Good buddies share the road

Long-haul truckers and Hopewell Elementary School students correspond via postcards weekly throughout the school year.

By: John Tredrea
   Late each summer, as long-haul truckers "Cadillac" and "Sparkle" maneuver the interstates of the country’s heartland, they receive copies of the kindergarten and fifth-grade curriculum at the Hopewell Elementary School.
   For nine years, Terry Burdette and Clarence Davis, the duo behind the CD handles, have worked with Hopewell students in the Trucker Buddy program. The truckers and students correspond via postcards weekly throughout the school year, with messages tailored to the curriculum.
   "We try to coordinate our messages with what the students are doing in school at the time," said Ms. Burdette during the trucker team’s annual daylong visit to Hopewell Elementary on Friday. "Having the yearlong lesson plan helps us do that."
   The veteran tractor-trailer drivers work as a team hauling dry goods (anything not requiring refrigeration) from coast to coast. They brought their shiny black rig with the "Cadillac & Sparkle" plate on the front bumper along with them to the school.
   "Having trucker buddies helps us in the classroom in a lot of ways," said kindergarten teacher Judy Faherty. "Terry and Clarence pass through states and towns all over the country. Whenever we get a card from them — there’s usually at least one card a week — one thing we always do right away is pull down our wall map of the United States and locate where the card came from. It dovetails very well with geography study. The students have had a personal experience — the card from their trucker buddies — involved with the place we’re looking at on the map. So their interest and desire to learn is just naturally increased." Fifth-grade teacher Sue McDonald’s class also participates in the program.
   Having trucker buddies also helps students develop their writing skills, Ms. Faherty said. Because the students are excited about having truck drivers for friends, they have an incentive to write as well as they can when composing messages for their pals on the road.
   "At the beginning of the school year, my kindergartners and I collaborate on the messages we send to truckers," Ms. Faherty said. "By the end of the school year, the children are composing their own messages. They’re quite proud of that and happy about it. We also use the messages from the truckers as a regular component of our reading lessons."
   It can work with math, too. Numbers are a big part of the truckers’ lives — number of miles traveled, number of pounds of cargo, number of hours one can drive before turning the wheel over to one’s partner, number of gallons of fuel, numbers involved with traveling through four time zones in less than three days — the possibilities seem infinite.
   Ms. Burdette says the program gives a boost to her and Mr. Davis as well as the students. "It’s really been good for us," she said. "It kind of rejuvenates you. Our job can get a little boring. Getting a message from a friend just naturally picks you up. We’ve made a lot of friends here at Hopewell over the years."
   It’s always a big day at the school when Ms. Burdette and Mr. Davis bring their truck — minus the huge trailer — for a visit. Groups of students get a chance to check out the truck up close, sitting in it and saying hello to Winnie, the pet cocker spaniel who accompanies Ms. Burdette and Mr. Davis on all their runs.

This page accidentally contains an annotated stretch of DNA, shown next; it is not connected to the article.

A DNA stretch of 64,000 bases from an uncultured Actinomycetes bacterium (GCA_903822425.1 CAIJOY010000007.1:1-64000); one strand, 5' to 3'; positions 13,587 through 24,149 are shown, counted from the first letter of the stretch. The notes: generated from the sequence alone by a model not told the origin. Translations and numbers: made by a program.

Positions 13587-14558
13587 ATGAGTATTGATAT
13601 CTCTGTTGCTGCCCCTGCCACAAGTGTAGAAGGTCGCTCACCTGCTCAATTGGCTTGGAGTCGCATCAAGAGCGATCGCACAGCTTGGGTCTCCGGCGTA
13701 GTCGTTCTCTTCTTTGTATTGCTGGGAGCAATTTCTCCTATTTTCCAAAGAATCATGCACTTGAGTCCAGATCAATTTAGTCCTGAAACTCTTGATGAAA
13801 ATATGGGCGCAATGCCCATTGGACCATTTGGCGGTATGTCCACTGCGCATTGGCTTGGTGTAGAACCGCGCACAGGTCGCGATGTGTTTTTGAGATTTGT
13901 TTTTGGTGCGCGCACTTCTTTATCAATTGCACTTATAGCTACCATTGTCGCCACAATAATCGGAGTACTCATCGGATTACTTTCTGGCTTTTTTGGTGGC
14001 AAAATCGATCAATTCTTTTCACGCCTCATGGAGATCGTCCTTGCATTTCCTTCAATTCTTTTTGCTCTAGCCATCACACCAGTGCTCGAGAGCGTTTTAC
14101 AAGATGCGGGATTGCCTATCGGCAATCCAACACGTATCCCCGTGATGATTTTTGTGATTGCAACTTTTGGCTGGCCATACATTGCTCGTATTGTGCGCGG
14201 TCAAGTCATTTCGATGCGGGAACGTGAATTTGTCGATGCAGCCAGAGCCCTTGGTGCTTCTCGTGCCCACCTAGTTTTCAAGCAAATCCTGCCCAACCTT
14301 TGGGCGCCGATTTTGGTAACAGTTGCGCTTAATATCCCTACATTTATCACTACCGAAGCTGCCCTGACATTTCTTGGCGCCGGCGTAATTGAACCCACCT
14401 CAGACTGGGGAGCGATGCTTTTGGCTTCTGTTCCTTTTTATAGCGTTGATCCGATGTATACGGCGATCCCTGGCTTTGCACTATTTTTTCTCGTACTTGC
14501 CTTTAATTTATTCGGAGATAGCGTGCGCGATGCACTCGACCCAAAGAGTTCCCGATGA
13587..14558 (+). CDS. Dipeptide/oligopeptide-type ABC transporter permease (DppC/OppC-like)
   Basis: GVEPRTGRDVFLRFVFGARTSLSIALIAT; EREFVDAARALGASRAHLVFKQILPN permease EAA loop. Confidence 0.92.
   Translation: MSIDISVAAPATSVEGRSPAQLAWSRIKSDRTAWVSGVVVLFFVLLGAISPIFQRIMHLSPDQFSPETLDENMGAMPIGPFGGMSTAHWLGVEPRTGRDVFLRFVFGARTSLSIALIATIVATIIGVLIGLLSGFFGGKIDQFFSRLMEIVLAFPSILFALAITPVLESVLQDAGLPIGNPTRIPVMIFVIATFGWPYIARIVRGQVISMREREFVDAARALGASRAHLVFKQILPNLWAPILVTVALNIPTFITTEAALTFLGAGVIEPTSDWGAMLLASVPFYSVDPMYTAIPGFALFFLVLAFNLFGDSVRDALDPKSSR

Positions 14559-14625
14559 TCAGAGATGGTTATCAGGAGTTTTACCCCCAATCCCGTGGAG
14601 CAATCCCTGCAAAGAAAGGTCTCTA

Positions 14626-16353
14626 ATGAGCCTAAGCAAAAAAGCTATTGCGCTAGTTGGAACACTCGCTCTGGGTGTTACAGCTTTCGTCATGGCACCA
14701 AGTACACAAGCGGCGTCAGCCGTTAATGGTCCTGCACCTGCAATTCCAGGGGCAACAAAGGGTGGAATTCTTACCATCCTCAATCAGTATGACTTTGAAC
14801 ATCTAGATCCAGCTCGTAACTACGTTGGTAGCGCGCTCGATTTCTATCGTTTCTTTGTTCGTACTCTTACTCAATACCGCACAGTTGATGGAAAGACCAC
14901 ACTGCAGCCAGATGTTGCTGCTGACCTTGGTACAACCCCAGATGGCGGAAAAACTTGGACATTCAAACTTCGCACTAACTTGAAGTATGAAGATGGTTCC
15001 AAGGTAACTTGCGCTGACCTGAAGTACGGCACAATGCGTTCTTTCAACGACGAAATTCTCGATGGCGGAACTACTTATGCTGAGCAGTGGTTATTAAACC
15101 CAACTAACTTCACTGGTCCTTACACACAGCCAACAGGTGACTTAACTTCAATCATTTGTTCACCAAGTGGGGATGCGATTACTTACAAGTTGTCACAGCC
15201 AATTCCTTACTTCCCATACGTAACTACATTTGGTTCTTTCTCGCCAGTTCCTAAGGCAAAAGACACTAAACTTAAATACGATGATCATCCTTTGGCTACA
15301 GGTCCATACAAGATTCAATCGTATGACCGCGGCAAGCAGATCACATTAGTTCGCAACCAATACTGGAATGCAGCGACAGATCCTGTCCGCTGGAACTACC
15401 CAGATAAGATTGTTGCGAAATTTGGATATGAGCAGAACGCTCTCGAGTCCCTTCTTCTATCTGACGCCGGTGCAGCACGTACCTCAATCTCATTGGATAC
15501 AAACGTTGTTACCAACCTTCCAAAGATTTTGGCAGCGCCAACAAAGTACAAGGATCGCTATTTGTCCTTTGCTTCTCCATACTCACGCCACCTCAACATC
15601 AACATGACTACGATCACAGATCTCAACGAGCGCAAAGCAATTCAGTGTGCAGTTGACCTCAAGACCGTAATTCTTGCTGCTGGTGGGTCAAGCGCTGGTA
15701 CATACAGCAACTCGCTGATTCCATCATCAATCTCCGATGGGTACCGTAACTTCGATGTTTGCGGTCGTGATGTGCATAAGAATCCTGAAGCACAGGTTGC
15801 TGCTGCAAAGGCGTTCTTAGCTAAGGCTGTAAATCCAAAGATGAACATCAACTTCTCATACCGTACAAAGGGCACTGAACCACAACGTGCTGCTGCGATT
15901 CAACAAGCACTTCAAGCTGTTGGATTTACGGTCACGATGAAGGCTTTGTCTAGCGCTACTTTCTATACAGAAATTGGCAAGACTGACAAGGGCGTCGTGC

"This isn’t a brand-new truck, but we did our best to make it look like one," said Ms. Burdette, in her 22nd year in the trade. "We spent all day yesterday washing and polishing it inside and out."
   They did a good job. "That’s a pretty truck!" one of the students called out as he approached the rig with his classmates early Friday afternoon.
   Another student wanted to know why some tractor-trailers have only 14 wheels, instead of 18.
   "That’s actually a good question," Mr. Davis said. "The 14-wheelers are used on local runs. Eighteen-wheelers are for long-haul work, like Terry and I do."
   During the visit, students get a chance to see what life can be like for their constantly traveling pen pals. The inside of the truck cab has a small television and, in the rear, a bed.
   "Terry sleeps while I drive and I sleep while she drives," Mr. Davis said. "That way we can keep going all the time and get our freight to its destination as fast as possible. And there’s no need to spend money on motels or hotels for a place to sleep."
   Almost every week, they go from Pennsylvania to California and back again. "It takes us 60 hours to go from coast to coast," Mr. Davis said. "We go nonstop. I drive at night while Terry sleeps. She drives during the day while I sleep."
   For the truckers, it’s a demanding job replete with repetition. But for the students, the idea of driving nonstop all the way across the country in a huge vehicle is a fascinating idea, charged with adventure and excitement, like something out of a movie about modern cowboys. This fascination can easily be translated into motivation when lessons in school are connected to what the trucker buddies are doing, Ms. Faherty said.
   "In their messages, the kids ask us all kinds of questions about the places we go and what we’re hauling," Ms. Burdette said. "We’re glad to answer them and to try to help the teachers accomplish what needs to be done. You know, like a lot of people, many truckers want to volunteer to do something that’s good and useful. But it can be hard when you’re on the road all the time. Most volunteer opportunities require you to be in the same place most of the time. This program gives us a chance to do something for others, too."
   The program is run under the auspices of Trucker Buddy International, Inc., PO Box 527, Waupaca, WI 54981. The organization can also be contacted by phone at 1-800-MY-BUDDY or online at